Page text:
> It would also be helpful to be a bit more explicit about the
> difference between function_type_parameter and
> function_type_parameter_c, since not everyone groks MPL as second
> nature.

Well, in case you don't know MPL (although the primary audience most likely
will) you can still have a look at the synopsis and look for the version with
non-type template parameter...

> How do functors fit in here? If a class overloads operator(), is it
> considered a function type?

No. Is the definition really that unclear ?

How could this probably work if operator() is a function template ?

You can decompose a member function pointer to a parentheses operator (which
implies it's already instantiated if it's a template function), though (after
deduction or using some kind of typeof operator).

> In the ENCAPSULATION section, I think the author is again making too
> many assumptions about the detailed knowledge of MPL. This library,
> while using the MPL, and imitating some aspects, does not require full

This _part_ of the library provides an MPL Sequence interface. There is really
no point in using it without knowing the MPL and its algorithms.

Yes, you can use the library without knowing MPL, but this particular part is
about MPL interoperability. Sorry !

> knowledge of the MPL. However, the docs seem to take too much for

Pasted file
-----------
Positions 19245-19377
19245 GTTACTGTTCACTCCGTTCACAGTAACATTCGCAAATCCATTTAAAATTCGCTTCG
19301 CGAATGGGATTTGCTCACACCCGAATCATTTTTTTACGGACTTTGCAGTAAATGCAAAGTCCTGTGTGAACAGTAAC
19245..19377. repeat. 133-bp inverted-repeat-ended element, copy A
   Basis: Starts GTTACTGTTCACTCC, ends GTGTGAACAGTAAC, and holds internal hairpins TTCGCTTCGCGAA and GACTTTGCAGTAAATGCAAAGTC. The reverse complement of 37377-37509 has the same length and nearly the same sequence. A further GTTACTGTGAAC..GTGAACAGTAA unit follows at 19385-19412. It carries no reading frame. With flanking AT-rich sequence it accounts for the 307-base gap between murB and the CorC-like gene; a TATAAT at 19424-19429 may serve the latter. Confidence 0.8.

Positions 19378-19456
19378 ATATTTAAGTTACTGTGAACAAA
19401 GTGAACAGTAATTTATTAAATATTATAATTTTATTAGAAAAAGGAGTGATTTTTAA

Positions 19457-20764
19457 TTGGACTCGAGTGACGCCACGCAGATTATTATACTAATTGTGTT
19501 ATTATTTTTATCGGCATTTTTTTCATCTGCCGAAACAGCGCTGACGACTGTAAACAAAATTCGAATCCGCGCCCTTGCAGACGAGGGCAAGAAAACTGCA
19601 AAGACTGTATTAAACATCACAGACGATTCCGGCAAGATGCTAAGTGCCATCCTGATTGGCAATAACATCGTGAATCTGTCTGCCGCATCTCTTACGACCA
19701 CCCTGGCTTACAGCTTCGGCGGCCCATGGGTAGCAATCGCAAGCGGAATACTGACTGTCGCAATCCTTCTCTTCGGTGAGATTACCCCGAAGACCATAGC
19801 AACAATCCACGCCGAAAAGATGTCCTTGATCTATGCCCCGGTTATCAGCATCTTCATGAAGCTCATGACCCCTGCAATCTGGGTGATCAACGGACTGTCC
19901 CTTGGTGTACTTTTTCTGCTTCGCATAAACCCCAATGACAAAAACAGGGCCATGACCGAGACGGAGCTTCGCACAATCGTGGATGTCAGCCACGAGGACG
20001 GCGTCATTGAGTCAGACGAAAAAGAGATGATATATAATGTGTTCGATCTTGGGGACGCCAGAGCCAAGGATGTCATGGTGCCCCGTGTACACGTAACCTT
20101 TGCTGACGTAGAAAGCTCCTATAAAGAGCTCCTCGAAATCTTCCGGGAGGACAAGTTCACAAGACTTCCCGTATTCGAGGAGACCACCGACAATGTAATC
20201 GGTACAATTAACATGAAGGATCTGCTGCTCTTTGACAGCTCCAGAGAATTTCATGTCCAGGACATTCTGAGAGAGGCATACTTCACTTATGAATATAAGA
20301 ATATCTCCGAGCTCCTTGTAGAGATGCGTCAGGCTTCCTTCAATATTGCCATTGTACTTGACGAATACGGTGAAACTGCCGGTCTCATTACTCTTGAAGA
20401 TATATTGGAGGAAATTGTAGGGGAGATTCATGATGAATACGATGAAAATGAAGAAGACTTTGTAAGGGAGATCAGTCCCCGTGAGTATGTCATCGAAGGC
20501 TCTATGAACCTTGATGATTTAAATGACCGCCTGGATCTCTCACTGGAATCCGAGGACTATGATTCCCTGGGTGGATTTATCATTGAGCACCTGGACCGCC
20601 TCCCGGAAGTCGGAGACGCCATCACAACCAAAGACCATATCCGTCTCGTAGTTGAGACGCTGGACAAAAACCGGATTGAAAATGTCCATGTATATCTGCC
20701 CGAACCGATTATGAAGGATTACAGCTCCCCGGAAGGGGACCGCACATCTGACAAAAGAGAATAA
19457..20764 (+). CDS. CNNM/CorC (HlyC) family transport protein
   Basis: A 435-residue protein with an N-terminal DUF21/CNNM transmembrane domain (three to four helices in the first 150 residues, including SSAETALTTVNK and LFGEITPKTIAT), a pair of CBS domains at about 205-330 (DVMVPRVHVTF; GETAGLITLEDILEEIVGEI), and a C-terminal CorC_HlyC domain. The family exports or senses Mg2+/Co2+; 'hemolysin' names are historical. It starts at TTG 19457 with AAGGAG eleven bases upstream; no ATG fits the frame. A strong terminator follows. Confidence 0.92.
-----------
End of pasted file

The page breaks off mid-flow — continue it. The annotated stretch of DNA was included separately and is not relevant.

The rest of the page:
> granted, and make too many assumptions. I'd like to see more detail,
> especially in the descriptions.

What do you mean with "assumption" ? Preconditions on template arguments ?

As this library's classes are _slightly_ more complex in it's use than the ones
of Boost.TypeTraits (in some light it can be seen as an extension) what makes
you think there has to be so much more detail ?

> After my initial reading, I am still not entirely sure about
> function_type_signature. I would like to see more description
> information. Also, I do not like the "types" member. What is the
> rationale for the ordering of the types (return, [class], parameters)?
> Callers would have to query even more information to determine how to
> interpret types.

These members are documented at all because they might be helpful in some rather
rare cases - I should probably remove some of them from the documentation.